How Much Tax Should You Pay On Your Summer Job?Categories News & Updates
A summer job can be the perfect solution for those of us looking to make a few extra bucks during the warmer months. And while a new cash flow is always great, it can be confusing to work out how much tax you should be paying, depending on your situation.
If you’re considering a summer job and wondering how much tax will be deducted, this article will look some of the types of workers who typically take on a summer job, and help clarify how much tax you’ll pay.
With summers largely free from school, thousands of New Zealand students opt to take on a summer job every year. Working in the summer break is a great chance to pick up new skills, or gain experience in your chosen field — with the obvious bonus of extra money. But before you commit to working all summer, you’ll want to know how much tax you’ll pay on your summer earnings.
Before you start your job, you’ll need to fill out a tax code declaration form, known as an IR330. This form tells the IRD your tax code so they’ll tax you at the correct rate. As a student, you’ll likely be either taxed at a rate of 10.5% (for total income up to $14,000) or 17.5% (for total income over $14,000 and up to $48,000). But if you’re unsure of your tax code, don’t stress! The IRD has a simple tax code decision tree to help you pick the correct tax code.
Even if you think you’ve selected the right tax code, many New Zealand students are over-taxed due to tax code mistakes, or the IRD believing they are earning more than they really are — which is often the case with summer jobs. The good news is that if you were over-taxed, you’re entitled to get that cash back in a tax return, which we can help you with.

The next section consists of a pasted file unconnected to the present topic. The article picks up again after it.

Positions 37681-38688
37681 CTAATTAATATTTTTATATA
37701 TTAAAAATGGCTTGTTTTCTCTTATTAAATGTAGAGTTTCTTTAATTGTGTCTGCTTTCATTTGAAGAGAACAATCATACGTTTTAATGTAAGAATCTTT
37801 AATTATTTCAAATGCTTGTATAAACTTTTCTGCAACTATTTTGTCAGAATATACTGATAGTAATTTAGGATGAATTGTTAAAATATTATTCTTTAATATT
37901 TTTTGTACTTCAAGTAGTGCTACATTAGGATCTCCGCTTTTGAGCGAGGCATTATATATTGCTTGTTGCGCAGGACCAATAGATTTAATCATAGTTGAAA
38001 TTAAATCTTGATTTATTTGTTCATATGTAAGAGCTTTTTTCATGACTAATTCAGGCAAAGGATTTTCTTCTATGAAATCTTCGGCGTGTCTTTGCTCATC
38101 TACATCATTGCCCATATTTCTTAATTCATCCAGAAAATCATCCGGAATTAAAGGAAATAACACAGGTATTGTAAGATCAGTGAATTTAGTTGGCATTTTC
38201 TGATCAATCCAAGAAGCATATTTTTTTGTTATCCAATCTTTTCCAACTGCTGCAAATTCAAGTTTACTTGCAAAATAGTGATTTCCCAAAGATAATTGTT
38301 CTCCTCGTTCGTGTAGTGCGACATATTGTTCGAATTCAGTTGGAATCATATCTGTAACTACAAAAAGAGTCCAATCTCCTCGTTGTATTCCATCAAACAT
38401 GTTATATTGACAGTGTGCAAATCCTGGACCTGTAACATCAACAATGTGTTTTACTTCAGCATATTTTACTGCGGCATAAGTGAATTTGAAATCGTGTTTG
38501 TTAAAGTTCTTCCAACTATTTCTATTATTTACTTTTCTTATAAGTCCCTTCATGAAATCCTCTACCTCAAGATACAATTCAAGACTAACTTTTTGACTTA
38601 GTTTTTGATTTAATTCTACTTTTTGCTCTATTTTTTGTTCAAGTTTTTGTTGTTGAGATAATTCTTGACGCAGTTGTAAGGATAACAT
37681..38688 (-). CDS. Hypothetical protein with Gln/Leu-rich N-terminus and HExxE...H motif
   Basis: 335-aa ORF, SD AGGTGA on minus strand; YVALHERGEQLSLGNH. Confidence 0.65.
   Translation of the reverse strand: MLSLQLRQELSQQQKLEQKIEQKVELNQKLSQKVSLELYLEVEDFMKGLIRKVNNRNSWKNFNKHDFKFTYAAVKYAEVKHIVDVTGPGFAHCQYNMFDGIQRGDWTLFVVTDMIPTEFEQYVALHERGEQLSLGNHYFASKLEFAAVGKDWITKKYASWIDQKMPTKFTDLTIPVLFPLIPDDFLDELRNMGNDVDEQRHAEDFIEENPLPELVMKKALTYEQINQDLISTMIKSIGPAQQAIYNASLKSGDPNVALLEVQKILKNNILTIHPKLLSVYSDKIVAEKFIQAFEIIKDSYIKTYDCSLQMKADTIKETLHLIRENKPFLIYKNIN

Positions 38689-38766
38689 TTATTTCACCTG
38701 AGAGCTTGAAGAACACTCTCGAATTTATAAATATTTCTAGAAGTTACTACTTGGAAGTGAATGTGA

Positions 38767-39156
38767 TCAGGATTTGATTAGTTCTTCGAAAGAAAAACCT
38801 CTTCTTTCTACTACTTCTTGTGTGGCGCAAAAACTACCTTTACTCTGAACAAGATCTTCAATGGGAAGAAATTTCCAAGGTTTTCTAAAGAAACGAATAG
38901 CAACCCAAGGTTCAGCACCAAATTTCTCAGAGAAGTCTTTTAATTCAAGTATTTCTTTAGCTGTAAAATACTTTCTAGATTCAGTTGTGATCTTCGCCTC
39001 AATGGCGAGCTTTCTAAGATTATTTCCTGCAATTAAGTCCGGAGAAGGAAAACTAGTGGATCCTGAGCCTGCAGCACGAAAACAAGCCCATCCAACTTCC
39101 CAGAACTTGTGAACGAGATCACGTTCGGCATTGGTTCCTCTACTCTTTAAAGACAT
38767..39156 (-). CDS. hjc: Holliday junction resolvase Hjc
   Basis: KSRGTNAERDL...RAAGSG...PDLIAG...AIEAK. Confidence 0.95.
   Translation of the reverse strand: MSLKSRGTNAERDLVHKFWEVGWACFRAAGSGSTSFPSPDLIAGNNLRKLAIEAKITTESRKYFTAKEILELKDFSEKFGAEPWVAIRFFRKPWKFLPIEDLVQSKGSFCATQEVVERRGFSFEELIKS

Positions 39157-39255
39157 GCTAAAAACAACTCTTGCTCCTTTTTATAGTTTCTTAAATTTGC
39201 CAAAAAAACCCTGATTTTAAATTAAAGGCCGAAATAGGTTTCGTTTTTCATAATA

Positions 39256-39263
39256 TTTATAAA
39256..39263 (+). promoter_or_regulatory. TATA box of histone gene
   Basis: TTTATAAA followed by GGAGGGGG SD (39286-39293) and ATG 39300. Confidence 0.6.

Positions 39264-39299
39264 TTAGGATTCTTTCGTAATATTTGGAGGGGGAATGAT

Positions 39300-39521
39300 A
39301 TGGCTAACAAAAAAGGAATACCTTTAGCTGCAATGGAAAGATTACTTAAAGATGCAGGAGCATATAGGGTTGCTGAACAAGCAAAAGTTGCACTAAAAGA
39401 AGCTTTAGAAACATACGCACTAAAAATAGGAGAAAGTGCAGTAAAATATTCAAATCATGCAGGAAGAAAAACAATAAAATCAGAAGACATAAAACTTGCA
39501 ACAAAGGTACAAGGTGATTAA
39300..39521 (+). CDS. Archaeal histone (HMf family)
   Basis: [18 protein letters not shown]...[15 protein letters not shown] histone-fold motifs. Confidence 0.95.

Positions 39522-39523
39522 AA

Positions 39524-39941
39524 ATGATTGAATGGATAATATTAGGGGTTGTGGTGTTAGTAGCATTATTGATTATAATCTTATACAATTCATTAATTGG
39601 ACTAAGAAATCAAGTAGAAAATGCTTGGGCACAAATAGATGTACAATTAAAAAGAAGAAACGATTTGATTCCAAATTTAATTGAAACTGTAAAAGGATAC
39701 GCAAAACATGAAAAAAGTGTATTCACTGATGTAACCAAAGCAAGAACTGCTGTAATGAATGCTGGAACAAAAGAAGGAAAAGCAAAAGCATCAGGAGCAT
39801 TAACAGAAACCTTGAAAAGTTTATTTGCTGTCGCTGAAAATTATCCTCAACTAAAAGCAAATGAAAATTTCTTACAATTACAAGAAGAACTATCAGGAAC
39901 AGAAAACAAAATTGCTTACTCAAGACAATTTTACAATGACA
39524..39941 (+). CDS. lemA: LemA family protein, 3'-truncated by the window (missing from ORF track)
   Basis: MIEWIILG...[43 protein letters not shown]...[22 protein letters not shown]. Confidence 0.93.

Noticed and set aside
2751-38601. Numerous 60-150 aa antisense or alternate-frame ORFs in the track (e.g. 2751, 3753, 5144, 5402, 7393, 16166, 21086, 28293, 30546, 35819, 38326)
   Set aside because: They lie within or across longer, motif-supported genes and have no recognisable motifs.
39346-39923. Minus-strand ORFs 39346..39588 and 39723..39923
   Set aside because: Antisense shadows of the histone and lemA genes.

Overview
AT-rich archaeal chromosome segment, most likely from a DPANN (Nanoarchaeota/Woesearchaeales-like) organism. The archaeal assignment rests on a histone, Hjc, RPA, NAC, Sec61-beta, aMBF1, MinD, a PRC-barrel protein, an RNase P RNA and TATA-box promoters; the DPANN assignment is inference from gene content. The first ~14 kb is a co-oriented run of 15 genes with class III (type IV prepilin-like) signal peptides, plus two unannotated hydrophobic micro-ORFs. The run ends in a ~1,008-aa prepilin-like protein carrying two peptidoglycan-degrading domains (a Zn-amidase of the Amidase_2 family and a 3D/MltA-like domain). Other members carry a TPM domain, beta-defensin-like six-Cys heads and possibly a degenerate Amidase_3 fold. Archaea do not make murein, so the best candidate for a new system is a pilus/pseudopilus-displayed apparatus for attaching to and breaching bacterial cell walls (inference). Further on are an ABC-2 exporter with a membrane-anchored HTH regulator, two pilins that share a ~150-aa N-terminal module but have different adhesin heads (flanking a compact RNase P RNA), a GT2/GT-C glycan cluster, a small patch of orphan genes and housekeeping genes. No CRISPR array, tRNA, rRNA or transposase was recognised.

New Zealand needs a big seasonal workforce to help out with tasks such as orchard and vineyard harvests, and it can be a great way to earn cash for both New Zealanders and workers from abroad. As a seasonal worker you’ll need to pay tax on your earnings, though your tax code will differ depending on your status.
If you’re working in New Zealand as a recognised seasonal worker under the Department of Labour Recognised Seasonal Employers scheme your tax code will likely be NSW. This means your income will be taxed at a flat rate. This code is for recognized seasonal workers who are non-resident for New Zealand tax purposes, though you do pay New Zealand tax on your New Zealand income.
For a New Zealand resident working as a seasonal worker, you’ll need to find your tax code on the IRD site. Here you’ll be able to find your code after you answer questions about whether your seasonal work is your primary or secondary source of income, whether you have a student loan and how much you expect to earn.
The good news is that for both New Zealand residents and overseas workers, you may be eligible for a tax refund. This can happen for lots of different reasons, including working under the wrong tax code, students working over summer but being taxed at a full-time rate, or workers who started working part way through the year accidentally being taxed for the full year.
Full-time workers looking for extra cash flow
With the cost of living skyrocketing, more and more of us are taking on a second job to help make ends meet or to boost savings. And, if you have more than one source of income you’ll need a secondary tax code.
Luckily for us, the IRD has made it easy to figure out your secondary tax code with their online tool. Here you simply tell the tool whether or not you have a student loan, and which bracket your total annual income from all sources falls into. You can also find out your code from the table below:
Annual Income Secondary Tax Code (with student loan) Secondary tax rate
$14,000 or less SB (SB SL) 10.5%
between $14,001 and $48,000 S (S SL) 17.5%
between $48,001 and $70,000 SH (SH SL) 30%
over $70,000 ST (ST SL) 33%
While you may have heard that you’ll end up paying a big chunk of your income in secondary tax, this is not necessarily the case due to New Zealand residents being taxed on a progressive scale. This means that unless your combined income takes you into a higher tax bracket, you’ll pay the same rate.